Mercury News - October 22, 2012, By Peter Hegarty
ALAMEDA -- The California State Lands Commission has approved a land exchange with the city that Alameda officials are hailing as a "milestone" in the redevelopment of the former U.S. Navy base since it will pave the way for creating a public trust for property along the waterfront.
Along with placing tidelands and wetlands into the trust -- a first step toward opening up the shoreline for paths and open space -- the agreement turns over interior land at the former base to the city, a key step for redeveloping the site now known as Alameda Point.
The commission's approval on Friday follows California lawmakers enacting legislation in 2000 that authorized the exchange.
"We are thrilled that after 12 years the city and state of California were able to finalize such an important agreement," Mayor Marie Gilmore said. "The agreement paves the way for public enjoyment of some of the city's most spectacular waterfront areas and for employment centers and other types of development on the interior parts of Alameda Point."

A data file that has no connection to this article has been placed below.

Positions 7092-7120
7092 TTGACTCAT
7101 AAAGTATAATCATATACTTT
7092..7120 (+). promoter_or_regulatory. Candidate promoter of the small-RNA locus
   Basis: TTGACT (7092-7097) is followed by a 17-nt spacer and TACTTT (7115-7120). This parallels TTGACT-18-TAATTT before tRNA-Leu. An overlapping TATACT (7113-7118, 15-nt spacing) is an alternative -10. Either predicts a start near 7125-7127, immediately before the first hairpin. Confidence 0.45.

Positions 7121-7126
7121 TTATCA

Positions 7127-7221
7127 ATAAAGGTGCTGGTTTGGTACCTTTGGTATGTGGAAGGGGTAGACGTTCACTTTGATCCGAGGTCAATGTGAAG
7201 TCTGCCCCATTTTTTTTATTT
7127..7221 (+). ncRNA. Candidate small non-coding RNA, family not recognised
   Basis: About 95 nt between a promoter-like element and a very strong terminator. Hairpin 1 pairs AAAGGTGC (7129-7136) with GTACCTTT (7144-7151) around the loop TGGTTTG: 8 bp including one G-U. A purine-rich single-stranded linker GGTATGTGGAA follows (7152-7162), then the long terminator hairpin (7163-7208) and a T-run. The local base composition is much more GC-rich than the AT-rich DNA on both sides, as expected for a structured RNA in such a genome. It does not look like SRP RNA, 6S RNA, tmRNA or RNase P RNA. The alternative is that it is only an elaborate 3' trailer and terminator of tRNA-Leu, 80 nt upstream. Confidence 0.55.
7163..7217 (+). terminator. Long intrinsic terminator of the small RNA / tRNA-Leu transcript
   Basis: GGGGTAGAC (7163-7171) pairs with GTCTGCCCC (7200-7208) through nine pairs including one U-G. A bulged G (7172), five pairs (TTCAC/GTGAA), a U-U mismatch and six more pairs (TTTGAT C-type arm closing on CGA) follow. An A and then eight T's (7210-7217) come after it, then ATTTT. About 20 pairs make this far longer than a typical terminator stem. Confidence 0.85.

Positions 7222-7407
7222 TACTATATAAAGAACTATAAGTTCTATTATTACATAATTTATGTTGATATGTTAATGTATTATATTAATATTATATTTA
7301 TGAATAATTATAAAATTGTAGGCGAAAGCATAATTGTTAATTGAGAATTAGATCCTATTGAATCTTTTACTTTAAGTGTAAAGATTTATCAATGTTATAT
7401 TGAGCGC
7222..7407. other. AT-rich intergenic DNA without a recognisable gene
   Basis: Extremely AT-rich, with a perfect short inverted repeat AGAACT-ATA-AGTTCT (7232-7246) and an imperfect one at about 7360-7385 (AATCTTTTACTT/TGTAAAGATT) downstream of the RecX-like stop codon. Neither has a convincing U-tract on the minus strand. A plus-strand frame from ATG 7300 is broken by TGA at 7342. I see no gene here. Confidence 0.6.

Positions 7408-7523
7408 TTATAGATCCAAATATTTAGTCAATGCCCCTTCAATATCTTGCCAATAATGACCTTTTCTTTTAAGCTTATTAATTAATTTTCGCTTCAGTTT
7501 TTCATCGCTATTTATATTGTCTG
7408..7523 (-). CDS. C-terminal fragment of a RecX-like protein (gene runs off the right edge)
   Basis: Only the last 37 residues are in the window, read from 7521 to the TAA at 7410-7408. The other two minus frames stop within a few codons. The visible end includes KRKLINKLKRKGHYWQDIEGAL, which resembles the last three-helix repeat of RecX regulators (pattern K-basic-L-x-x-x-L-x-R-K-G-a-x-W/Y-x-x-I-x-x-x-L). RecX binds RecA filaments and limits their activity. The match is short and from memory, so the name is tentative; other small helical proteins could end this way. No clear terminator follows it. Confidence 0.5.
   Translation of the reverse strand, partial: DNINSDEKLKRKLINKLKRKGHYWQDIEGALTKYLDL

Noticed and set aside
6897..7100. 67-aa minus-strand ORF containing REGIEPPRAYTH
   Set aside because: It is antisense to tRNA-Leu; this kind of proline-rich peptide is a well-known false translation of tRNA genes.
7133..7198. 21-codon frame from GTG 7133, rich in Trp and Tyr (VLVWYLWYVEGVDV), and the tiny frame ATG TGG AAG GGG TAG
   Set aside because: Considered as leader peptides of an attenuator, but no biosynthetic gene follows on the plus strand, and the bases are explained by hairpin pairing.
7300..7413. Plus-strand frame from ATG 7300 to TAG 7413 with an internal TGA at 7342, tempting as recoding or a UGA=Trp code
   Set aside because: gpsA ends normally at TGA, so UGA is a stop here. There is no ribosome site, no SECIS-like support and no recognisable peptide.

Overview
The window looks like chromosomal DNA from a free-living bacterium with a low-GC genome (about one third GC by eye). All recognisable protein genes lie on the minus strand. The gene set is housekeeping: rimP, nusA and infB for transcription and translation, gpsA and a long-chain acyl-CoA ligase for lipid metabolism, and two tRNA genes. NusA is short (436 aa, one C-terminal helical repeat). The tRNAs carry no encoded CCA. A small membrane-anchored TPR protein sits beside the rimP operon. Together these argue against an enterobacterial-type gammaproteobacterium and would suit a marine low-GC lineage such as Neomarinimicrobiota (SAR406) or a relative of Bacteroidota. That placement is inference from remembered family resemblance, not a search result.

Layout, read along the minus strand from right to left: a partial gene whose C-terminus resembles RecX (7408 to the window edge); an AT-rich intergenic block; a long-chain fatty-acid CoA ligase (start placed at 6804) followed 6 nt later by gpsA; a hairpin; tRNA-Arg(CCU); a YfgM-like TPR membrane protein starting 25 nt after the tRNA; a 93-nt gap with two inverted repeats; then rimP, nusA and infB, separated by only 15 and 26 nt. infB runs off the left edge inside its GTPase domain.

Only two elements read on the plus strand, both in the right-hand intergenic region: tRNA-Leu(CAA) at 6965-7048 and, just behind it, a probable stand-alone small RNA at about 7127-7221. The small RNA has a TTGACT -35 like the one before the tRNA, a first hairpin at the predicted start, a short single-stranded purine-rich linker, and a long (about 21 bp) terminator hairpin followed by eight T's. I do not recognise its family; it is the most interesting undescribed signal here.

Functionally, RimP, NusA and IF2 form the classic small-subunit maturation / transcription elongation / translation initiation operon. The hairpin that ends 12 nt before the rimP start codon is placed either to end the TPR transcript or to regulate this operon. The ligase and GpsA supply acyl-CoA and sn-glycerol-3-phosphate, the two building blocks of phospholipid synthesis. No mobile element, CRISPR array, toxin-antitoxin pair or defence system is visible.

Jennifer Ott, the city's chief operating officer for the former base, said the agreement is the most important redevelopment step since the Navy agreed to drop the $108 million price tag for the property and convey it at no cost to the city. That deal was announced in September last year.
The public trust also allows the tidelands and submerged lands off Alameda Point to be developed for maritime use, as well as for habitat preservation and scientific study.
Alameda officials expect that the initial closing of the exchange under the agreement will occur within six months of the city receiving the first phase of land from the Navy, which in turn is anticipated early next year.
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